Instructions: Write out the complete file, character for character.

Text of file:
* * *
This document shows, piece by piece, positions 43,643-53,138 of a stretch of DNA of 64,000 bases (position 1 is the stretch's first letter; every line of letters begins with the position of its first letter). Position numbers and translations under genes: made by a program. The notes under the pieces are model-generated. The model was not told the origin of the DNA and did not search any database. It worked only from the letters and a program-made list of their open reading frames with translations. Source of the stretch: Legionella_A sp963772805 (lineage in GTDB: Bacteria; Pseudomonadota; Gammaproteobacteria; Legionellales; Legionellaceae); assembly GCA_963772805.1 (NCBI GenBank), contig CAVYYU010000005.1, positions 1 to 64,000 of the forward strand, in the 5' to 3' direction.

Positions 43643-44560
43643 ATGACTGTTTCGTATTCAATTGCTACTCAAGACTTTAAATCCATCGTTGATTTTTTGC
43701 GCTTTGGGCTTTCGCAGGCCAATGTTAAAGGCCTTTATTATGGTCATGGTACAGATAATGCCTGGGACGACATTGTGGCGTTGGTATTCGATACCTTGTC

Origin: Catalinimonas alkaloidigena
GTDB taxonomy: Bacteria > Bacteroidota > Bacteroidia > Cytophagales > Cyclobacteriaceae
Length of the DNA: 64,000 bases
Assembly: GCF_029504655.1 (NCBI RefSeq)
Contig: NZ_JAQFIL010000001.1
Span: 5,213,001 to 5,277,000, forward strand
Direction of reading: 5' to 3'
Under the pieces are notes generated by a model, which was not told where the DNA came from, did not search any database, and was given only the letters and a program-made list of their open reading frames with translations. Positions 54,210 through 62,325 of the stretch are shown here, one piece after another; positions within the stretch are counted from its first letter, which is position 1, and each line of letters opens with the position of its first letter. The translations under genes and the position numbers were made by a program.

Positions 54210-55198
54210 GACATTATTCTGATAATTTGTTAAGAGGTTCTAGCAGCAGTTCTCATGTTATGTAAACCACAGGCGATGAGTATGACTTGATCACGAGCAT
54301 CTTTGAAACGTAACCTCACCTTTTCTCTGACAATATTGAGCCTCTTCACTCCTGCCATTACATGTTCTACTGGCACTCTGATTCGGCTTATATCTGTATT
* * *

This document shows, piece by piece, positions 43,643-53,138 of a stretch of DNA of 64,000 bases (position 1 is the stretch's first letter; every line of letters begins with the position of its first letter). Position numbers and translations under genes: made by a program. The notes under the pieces are model-generated. The model was not told the origin of the DNA and did not search any database. It worked only from the letters and a program-made list of their open reading frames with translations. Source of the stretch: Legionella_A sp963772805 (lineage in GTDB: Bacteria; Pseudomonadota; Gammaproteobacteria; Legionellales; Legionellaceae); assembly GCA_963772805.1 (NCBI GenBank), contig CAVYYU010000005.1, positions 1 to 64,000 of the forward strand, in the 5' to 3' direction.

Positions 43643-44560
43643 ATGACTGTTTCGTATTCAATTGCTACTCAAGACTTTAAATCCATCGTTGATTTTTTGC
43701 GCTTTGGGCTTTCGCAGGCCAATGTTAAAGGCCTTTATTATGGTCATGGTACAGATAATGCCTGGGACGACATTGTGGCGTTGGTATTCGATACCTTGTC

Origin: Catalinimonas alkaloidigena
GTDB taxonomy: Bacteria > Bacteroidota > Bacteroidia > Cytophagales > Cyclobacteriaceae
Length of the DNA: 64,000 bases
Assembly: GCF_029504655.1 (NCBI RefSeq)
Contig: NZ_JAQFIL010000001.1
Span: 5,213,001 to 5,277,000, forward strand
Direction of reading: 5' to 3'
Under the pieces are notes generated by a model, which was not told where the DNA came from, did not search any database, and was given only the letters and a program-made list of their open reading frames with translations. Positions 54,210 through 62,325 of the stretch are shown here, one piece after another; positions within the stretch are counted from its first letter, which is position 1, and each line of letters opens with the position of its first letter. The translations under genes and the position numbers were made by a program.

Positions 54210-55198
54210 GACATTATTCTGATAATTTGTTAAGAGGTTCTAGCAGCAGTTCTCATGTTATGTAAACCACAGGCGATGAGTATGACTTGATCACGAGCAT
54301 CTTTGAAACGTAACCTCACCTTTTCTCTGACAATATTGAGCCTCTTCACTCCTGCCATTACATGTTCTACTGGCACTCTGATTCGGCTTATATCTGTATT